Founding their company right at the beginning of the Covid-19 pandemic, the duo needed plenty of stamina, for example when production was delayed due to faltering supply chains. But the two were lucky in some ways; because clubs and bars remained closed, home consumption went through something of a boom. Since then, REBELS 0.0% products have won several industry awards.
The secret to making their drinks special is a double distillation process based on water, which ensures an intense flavour. “We tried different methods in our quest to get as close as possible to the classics. Distilling away the alcohol was not an option for us because we set ourselves the goal of zero per cent,” says Christof Tremp. They are not against alcohol, but rather in favour of a new social drinking culture in which everyone is free to choose. No moralising fingers being wagged, but with the fun of healthy and impressive drinks. Which one does the founder himself prefer to toast with? “With the nogroni.”
The Belgian media hail Morgan Wirtz as the next Steve Jobs. The young entrepreneur, although flattered by these comparisons, says himself that he is still at the beginning of the road. And yet there are certain parallels.
Just like the Apple founder, Wirtz dropped out of his studies – too theoretical. He already had the germ of an idea for his dream of owning his own business. He rented a co-working space, met his future co-founders there and together they developed RISE, an account specifically for children aged ten and over. The principle is very simple: parents open an account, invite their children to order their payment card and can track how they use their pocket money via an app. At the same time, the young account holders can independently set savings goals and track their budget. All this in a protected space that is modern in design and easy to use. Parents have individual setting options, such as spending limits.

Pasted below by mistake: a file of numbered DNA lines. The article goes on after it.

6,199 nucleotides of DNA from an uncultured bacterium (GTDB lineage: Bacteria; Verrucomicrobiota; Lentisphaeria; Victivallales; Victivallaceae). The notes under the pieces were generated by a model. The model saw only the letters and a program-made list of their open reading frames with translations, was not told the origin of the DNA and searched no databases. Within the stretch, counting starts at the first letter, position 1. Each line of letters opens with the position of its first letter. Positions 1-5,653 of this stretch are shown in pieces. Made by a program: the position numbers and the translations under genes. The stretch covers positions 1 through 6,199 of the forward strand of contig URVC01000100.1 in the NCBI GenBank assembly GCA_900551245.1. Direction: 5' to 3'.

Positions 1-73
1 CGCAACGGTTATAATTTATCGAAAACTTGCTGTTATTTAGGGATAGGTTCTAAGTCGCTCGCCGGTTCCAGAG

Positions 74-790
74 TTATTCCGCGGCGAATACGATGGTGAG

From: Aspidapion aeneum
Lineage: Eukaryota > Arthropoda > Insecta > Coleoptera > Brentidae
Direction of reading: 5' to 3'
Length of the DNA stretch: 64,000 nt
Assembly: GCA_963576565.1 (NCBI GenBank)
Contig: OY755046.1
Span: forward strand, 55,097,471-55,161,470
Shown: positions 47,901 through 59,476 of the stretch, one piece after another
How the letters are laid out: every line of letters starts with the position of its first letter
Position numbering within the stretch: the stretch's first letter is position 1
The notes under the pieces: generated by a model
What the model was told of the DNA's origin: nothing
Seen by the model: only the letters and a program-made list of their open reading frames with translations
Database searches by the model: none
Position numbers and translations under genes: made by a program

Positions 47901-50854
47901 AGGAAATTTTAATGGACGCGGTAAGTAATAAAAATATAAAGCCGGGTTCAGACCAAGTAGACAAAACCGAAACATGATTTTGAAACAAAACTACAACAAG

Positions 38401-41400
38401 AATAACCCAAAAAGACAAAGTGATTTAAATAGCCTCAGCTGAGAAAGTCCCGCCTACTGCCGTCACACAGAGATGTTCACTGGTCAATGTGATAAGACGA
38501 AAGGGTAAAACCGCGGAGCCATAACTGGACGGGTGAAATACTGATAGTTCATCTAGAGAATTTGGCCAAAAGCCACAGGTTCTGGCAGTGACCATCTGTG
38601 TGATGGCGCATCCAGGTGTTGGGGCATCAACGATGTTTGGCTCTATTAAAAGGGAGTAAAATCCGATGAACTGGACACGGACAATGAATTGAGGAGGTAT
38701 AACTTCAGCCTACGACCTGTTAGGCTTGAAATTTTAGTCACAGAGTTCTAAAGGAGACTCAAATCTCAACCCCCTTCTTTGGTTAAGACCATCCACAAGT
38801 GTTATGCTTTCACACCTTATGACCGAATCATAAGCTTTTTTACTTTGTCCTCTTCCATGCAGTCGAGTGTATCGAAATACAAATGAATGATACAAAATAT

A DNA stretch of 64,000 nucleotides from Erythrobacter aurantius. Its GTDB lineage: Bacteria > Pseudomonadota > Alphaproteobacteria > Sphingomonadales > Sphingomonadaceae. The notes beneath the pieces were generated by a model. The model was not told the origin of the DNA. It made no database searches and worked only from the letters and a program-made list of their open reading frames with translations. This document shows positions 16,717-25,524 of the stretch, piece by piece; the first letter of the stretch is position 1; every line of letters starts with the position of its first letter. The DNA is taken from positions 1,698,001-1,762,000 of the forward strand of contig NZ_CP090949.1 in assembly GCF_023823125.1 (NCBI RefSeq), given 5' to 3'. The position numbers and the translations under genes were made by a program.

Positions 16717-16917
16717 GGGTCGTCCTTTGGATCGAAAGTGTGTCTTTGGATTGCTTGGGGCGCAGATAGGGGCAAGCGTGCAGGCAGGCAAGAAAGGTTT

“Teenagers today talk about bitcoin and investments during school breaks. Money is becoming more and more digital, children get their pocket money by direct transfer. But you don’t learn this at school, you learn it by trying it out,” says the 23-year-old. Learning by doing is one of the guiding principles of RISE. The CEO needs no further convincing. “If the children make a mistake – no problem, because they learn from it and become better able to handle money as adults.”
Morgan Wirtz does not come from a banking background himself. But he is driven by an aspiration to develop a perfect product to solve social problems. Even as a teenager, he strived for top performance when training in professional sailing. “The metrics for success are no different in sailing than for start-ups: ambition, creativity, teamwork. Looking back, I would say that sport was my first entrepreneurial journey.”
RISE launched on the Belgian market this summer and has ambitions to enter other European countries next year. The mission is to give children confidence in their own abilities. Morgan Wirtz leads by example.
Morgan Wirtz wants RISE to make dealing with finances attractive for a young target group – risk-free.